Wednesday, October 26, 2011

Tamales: Awesome...that's all I need to say about that!!

A few people from church have been asking for my recipe for homemade it is:

Tamales are, by nature, and extremely labor intensive and time consuming meal to prepare...however, sooooooooooo worth it!!  This would be a great opportunity to cook with your children or grand-children or any children near you.  This will make a large amount so either have a large family, invite company over or get out your freezer bags.

Make sure you have a steamer or pressure cooker before you even begin.

Tamale Filling
  • 1 Pork Roast (It is good if it is a little on the fatty will need the juice that renders later)
  • 2-3 cans of Hunts Spicy Red Pepper diced tomatoes (or plain if you would like)
  • One diced white onion
  • One diced green bell pepper
  • 5 diced garlic cloves
  • If you have any "left-over" bacon grease you can add (optional...unless you are from the south, like myself!!)
  • Garlic powder, chili powder, salt, pepper (These are all "to taste") 
    • (Also, for my Gluten Free Friends, aka "GFF's", use McCormic Brand spices as they are one of the only brands that is Gluten Free
Place all ingredients in a crockpot and cook on low until meat is falling apart (about 10 hrs.)  Then shred all of the meat with a fork and leave in juice until ready to fill tamales.  Next, gather these ingredients... 

Tamale Casing
  • masa
  • corn husk
  • about a cup or so of water

(1) Mix the masa using the drippings from the meat first.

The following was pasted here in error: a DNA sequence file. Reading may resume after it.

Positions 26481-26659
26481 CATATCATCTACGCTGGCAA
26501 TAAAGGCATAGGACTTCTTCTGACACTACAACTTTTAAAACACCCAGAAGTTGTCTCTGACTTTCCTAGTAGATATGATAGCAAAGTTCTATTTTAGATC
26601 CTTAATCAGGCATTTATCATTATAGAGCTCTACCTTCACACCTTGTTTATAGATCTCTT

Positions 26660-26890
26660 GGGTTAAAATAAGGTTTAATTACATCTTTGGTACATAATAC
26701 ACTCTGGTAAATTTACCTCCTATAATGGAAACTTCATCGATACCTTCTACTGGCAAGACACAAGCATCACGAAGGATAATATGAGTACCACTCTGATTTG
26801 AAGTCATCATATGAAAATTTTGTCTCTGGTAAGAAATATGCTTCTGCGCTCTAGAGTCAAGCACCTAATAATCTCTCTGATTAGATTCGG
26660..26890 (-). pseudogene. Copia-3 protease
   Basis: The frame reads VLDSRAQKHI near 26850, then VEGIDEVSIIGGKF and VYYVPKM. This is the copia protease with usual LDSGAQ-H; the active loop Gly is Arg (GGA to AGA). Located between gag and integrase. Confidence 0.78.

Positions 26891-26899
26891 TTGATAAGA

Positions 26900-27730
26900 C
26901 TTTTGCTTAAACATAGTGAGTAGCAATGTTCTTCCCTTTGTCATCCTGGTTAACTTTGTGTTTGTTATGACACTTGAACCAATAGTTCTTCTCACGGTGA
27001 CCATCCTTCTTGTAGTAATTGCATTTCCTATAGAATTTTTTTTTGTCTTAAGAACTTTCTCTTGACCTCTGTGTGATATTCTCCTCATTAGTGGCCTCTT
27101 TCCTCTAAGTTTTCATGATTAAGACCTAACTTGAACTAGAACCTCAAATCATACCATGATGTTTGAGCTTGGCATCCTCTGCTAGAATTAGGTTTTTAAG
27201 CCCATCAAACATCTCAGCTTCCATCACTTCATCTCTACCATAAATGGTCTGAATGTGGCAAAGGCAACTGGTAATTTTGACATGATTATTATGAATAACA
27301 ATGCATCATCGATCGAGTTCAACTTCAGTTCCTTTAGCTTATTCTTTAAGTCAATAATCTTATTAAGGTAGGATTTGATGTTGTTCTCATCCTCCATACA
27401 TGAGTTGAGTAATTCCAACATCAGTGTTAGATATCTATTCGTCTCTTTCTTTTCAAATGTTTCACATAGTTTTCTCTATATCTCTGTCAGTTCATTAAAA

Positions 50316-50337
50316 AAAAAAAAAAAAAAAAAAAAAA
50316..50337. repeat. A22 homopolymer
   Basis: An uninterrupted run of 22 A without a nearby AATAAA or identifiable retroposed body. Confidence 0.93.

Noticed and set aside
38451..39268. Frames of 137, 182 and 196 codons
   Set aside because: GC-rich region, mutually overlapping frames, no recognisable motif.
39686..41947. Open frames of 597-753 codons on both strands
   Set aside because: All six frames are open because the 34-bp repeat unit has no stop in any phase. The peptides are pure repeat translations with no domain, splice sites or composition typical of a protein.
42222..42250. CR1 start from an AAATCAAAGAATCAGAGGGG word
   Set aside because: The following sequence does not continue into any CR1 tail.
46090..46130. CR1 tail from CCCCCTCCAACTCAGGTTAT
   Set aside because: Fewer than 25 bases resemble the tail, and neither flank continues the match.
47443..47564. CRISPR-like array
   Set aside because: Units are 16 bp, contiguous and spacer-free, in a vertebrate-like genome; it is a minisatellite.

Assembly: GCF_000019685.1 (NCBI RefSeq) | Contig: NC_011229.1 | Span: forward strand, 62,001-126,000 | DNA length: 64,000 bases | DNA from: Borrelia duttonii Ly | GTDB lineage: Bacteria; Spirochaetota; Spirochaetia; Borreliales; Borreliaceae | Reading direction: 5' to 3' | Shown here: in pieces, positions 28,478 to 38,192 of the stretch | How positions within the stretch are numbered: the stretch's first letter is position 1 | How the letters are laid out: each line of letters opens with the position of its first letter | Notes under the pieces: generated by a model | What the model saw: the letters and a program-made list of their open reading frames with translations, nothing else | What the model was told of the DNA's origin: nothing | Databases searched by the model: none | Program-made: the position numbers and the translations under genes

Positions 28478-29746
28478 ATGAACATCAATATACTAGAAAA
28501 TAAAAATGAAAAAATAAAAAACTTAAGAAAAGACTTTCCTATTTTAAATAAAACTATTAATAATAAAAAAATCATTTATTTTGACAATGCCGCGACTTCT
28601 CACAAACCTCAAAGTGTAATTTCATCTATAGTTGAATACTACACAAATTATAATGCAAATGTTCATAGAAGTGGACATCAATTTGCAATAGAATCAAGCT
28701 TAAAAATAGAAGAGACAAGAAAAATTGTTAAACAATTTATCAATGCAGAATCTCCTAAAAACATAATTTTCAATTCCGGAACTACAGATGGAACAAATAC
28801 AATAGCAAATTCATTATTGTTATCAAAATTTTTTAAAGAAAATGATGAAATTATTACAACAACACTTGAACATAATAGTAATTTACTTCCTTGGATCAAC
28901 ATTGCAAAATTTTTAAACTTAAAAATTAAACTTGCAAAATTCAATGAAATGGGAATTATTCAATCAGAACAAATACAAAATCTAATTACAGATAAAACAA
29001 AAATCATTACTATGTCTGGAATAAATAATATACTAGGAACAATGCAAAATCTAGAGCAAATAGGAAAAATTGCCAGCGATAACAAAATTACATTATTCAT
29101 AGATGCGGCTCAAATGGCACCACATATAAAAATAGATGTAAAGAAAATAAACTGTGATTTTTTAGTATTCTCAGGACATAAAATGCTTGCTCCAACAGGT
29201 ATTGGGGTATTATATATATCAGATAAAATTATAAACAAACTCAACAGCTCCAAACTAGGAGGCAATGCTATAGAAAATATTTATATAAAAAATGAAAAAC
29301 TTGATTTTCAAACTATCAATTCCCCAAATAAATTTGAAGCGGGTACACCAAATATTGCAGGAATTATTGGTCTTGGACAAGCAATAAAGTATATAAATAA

(2) Then add water if needed.
(3) While mixing the masa submerge the husks in water to soften them.
(4) Lay out a corn husk and spread masa on the upper half of the husk about the thickness of a quarter. (If masa doesn't spread well, i.e. "somewhat smooth but sticky", add more liquid to it)
(5)  Place a portion of the meat in the center of what you have spread on the corn husk vertically.
(6) Lay one side of the corn husk over the center and then fold back the corn husk leaving the masa partially folded...then repeat on the other should have something now that resembles a unwrapped tamale laying on top of an empty corn husk.
(7) Roll the tamale up in the corn husk and then fold the bottom portion of the husk upward to seal off the bottom.
(8) Repeat numerous times (Don't you just love how specific I am really just depends on the size of the roast.)

Cooking the Tamales

(1) Place the tamales open-end-up in a steamer.
(2) Allow them to steam until masa is somewhat firm and "browned" on the tips (this will mean that the portion inside the husk is cooked but still soft and moist.
           **Note: I find it better to steam these in small batches unless you have a large steamer.

Eating the Tamales this point after you have been smelling the meat and the tamales for hours on end...I really don't need to describe how to eat them.

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